With only a hundred ballot boxes still left to be counted, the right-of-centre coalition led by the Democratic Party of Prime Minister Sali Berisha was running neck-and-neck with the opposition Socialists led by Tirana Mayor Edi Rama on Wednesday in Albania’s tightly fought parliamentary election.
The process of counting the last ballot boxes in some areas has moved slowly, blocked by disputes between both camps, which traded accusations of cheating throughout Tuesday.
With unofficial results now in from 4,659 out of 4,753 polling stations, the Socialists led overall with 40.91 per cent, trailed by the Democrats on 40.01 per cent. The Socialist Movement for Integration, LSI, was coming third with 4.81 per cent.
The Democratic Party’s coalition, the “Alliance for Change,” has so far won 70 deputies, ahead of the Socialist coalition’s 66 deputies and the LSI-led coalition’s four deputies. However, although it is ahead, Berisha’s coalition does not quite have the 71 deputies needed to form the new government in the 140-seat assembly.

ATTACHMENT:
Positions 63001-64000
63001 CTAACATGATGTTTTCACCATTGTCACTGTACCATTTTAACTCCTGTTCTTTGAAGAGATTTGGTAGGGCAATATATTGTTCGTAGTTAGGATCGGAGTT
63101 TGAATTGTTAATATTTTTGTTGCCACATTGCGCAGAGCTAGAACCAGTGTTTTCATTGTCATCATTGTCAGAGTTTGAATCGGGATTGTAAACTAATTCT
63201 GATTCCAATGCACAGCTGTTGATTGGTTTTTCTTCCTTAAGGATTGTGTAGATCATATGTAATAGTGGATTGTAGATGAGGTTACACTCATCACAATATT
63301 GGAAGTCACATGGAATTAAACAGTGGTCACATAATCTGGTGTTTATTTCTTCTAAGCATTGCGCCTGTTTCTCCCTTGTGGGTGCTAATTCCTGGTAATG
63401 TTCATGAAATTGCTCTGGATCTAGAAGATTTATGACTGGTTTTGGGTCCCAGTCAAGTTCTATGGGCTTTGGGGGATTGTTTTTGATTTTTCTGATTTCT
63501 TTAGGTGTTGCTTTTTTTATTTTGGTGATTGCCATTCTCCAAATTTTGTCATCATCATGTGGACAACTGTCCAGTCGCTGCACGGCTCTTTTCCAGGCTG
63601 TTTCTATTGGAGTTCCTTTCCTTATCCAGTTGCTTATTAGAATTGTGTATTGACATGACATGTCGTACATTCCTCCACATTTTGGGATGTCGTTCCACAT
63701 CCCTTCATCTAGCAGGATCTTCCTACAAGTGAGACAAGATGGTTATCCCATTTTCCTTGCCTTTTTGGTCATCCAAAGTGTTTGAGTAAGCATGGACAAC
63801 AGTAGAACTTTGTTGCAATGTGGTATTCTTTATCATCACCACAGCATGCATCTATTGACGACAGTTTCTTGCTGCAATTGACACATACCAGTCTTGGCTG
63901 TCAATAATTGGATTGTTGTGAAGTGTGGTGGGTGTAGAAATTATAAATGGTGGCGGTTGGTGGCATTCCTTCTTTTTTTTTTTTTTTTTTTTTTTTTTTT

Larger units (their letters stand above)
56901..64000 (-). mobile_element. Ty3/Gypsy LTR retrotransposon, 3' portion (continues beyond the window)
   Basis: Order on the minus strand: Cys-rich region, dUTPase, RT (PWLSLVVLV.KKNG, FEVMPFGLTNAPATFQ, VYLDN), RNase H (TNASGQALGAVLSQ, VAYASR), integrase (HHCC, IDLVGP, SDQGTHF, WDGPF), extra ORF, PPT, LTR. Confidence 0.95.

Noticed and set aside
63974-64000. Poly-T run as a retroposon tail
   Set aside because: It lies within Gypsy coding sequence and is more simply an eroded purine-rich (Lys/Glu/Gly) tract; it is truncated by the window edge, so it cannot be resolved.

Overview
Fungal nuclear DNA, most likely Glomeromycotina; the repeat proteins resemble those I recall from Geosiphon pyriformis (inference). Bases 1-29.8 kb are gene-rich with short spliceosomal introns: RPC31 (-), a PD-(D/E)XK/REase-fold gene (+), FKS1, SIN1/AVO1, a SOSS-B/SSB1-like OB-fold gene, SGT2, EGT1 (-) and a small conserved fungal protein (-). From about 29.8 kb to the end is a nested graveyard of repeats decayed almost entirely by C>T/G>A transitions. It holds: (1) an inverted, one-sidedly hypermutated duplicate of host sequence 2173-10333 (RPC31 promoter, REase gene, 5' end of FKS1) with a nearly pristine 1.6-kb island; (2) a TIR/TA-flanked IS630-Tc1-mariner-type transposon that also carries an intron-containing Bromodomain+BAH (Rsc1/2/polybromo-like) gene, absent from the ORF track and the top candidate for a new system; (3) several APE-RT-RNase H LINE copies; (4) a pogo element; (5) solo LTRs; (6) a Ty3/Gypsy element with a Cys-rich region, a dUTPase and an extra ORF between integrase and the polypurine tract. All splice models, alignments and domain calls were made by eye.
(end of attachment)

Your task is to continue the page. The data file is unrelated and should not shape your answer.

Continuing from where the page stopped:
As ballots are still being counted, the situation could yet change, with one to three mandates moving from one party to another. Whichever bloc emerges winner will almost certainly have only a small majority in parliament. Commentators believe that once the count is over, the blocs will try to woo MPs from each other in a phenomenon nicknamed “deputy trafficking.”
Three exit polls published after the voting closed gave a significant advantage to Berisha but that does not seem to have materialized now the ballots have been counted. The elections have been peaceful and calm, with only minor technical incidents reported. International observers have concluded that they saw “marked progress” this time round compared to Albania’s previous elections.